Latest Orionids Stories
Waking up before sunrise is a good way to get a head start on the day. On Oct. 21st, waking up before sunrise could stop you in your tracks.
The Eta Aquarid Meteor Shower – arising from material left behind by the infamous Halley’s Comet hundreds of years ago – will reach its peak in the early morning hours of May 6, though events can generally be seen from late April to late May to a much lesser extent.
A new year brings with it a new opportunity to watch shooting stars, and thankfully NASA has released a list of the easiest to observe and most active meteor showers astronomy enthusiasts can expect to see in 2014.
A meteor the size of a baseball entered the Earth’s atmosphere last night, causing a fireball to blaze across the skies of Alabama and Georgia.
This weekend, many in the Southern Hemisphere will have the opportunity to witness the annual Eta Aquarids shower, as they reach their peak rate.
As the anniversary of a spectacular meteor procession that lit up the night skies nearly a hundred years ago approaches, astronomers have taken the call to answer some long forgotten questions about the great fireball raid of Feb. 9, 1913.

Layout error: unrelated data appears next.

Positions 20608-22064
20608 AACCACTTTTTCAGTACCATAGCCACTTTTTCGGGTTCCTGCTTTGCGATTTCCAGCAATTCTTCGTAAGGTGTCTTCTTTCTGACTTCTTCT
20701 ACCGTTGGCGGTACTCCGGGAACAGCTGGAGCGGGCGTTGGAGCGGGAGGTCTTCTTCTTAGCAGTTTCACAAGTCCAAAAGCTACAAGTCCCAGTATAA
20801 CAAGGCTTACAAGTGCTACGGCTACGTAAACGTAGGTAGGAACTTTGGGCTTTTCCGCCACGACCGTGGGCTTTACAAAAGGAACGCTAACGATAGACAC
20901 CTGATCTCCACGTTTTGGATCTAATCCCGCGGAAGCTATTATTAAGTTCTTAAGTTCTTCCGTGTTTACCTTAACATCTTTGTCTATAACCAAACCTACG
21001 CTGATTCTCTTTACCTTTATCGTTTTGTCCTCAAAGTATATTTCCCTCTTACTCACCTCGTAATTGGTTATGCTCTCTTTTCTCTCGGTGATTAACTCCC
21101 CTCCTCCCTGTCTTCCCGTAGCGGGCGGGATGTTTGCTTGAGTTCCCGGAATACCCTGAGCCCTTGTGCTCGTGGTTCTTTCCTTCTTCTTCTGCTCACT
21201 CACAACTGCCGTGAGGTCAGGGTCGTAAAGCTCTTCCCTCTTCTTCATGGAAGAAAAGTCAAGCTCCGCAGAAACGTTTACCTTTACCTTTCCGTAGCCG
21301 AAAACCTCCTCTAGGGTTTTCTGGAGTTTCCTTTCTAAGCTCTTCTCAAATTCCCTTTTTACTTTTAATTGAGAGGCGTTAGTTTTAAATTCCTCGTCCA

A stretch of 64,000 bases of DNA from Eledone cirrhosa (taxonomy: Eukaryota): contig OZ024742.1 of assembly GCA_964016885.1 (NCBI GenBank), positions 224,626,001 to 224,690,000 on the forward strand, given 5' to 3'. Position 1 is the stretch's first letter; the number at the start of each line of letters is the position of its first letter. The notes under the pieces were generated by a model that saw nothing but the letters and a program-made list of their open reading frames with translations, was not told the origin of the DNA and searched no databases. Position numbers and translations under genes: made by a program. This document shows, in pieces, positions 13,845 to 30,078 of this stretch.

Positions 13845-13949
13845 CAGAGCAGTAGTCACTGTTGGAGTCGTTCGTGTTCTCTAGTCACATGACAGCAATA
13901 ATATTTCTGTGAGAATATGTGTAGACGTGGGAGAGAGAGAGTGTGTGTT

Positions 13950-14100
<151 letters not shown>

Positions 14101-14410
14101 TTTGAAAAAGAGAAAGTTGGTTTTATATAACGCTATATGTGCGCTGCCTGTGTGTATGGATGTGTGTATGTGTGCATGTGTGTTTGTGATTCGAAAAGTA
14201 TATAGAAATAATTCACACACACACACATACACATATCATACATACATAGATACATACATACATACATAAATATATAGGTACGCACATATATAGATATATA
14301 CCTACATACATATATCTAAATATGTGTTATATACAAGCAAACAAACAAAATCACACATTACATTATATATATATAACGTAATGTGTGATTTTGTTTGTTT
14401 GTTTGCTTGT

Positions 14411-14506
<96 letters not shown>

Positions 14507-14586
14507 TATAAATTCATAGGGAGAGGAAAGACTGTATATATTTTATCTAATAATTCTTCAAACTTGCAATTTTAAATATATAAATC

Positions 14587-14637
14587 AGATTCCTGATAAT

For amateur sky watchers, this weekend promises quite the show. The annual Leonid meteor shower is upon us, and this year should be pretty good.
The meteorite which exploded over the San Francisco Bay area last week did not only strike attention as it fired across the sky, but it also struck the home of resident Lisa Webber.
Throughout the year Earth’s denizens are offered a number of good chances to witness meteor showers illuminating the night skies, with streaks of white lights racing across the upper atmosphere at lightning speed.
The National Weather Service received numerous calls last night (October 17) from Central Valley to the Bay Area in California, with callers claiming they had witnessed a giant fireball blazing across the night sky.
- A person or thing gazed at with wonder or curiosity, especially of a scornful kind.
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